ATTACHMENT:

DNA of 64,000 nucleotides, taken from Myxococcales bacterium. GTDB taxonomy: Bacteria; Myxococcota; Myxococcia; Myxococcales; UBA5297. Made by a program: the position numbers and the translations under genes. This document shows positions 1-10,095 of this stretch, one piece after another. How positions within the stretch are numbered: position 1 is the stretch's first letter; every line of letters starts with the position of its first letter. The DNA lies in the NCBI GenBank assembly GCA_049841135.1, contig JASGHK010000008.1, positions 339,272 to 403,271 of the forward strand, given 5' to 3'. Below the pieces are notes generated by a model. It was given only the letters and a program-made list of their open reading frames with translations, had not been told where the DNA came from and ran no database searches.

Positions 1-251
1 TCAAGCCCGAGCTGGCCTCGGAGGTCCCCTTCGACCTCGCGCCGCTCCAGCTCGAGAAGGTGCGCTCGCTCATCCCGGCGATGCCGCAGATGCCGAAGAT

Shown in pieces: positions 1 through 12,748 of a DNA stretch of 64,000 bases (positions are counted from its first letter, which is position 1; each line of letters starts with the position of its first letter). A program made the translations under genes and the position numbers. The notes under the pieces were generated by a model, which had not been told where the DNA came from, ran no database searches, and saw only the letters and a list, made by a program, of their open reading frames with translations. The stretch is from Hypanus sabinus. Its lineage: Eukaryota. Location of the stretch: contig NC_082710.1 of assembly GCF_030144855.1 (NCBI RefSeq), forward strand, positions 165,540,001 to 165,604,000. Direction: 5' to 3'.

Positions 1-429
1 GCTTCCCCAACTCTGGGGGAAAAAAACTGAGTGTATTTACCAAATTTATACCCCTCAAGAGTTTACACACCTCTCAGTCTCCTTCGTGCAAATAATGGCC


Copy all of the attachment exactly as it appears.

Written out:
DNA of 64,000 nucleotides, taken from Myxococcales bacterium. GTDB taxonomy: Bacteria; Myxococcota; Myxococcia; Myxococcales; UBA5297. Made by a program: the position numbers and the translations under genes. This document shows positions 1-10,095 of this stretch, one piece after another. How positions within the stretch are numbered: position 1 is the stretch's first letter; every line of letters starts with the position of its first letter. The DNA lies in the NCBI GenBank assembly GCA_049841135.1, contig JASGHK010000008.1, positions 339,272 to 403,271 of the forward strand, given 5' to 3'. Below the pieces are notes generated by a model. It was given only the letters and a program-made list of their open reading frames with translations, had not been told where the DNA came from and ran no database searches.

Positions 1-251
1 TCAAGCCCGAGCTGGCCTCGGAGGTCCCCTTCGACCTCGCGCCGCTCCAGCTCGAGAAGGTGCGCTCGCTCATCCCGGCGATGCCGCAGATGCCGAAGAT

Shown in pieces: positions 1 through 12,748 of a DNA stretch of 64,000 bases (positions are counted from its first letter, which is position 1; each line of letters starts with the position of its first letter). A program made the translations under genes and the position numbers. The notes under the pieces were generated by a model, which had not been told where the DNA came from, ran no database searches, and saw only the letters and a list, made by a program, of their open reading frames with translations. The stretch is from Hypanus sabinus. Its lineage: Eukaryota. Location of the stretch: contig NC_082710.1 of assembly GCF_030144855.1 (NCBI RefSeq), forward strand, positions 165,540,001 to 165,604,000. Direction: 5' to 3'.

Positions 1-429
1 GCTTCCCCAACTCTGGGGGAAAAAAACTGAGTGTATTTACCAAATTTATACCCCTCAAGAGTTTACACACCTCTCAGTCTCCTTCGTGCAAATAATGGCC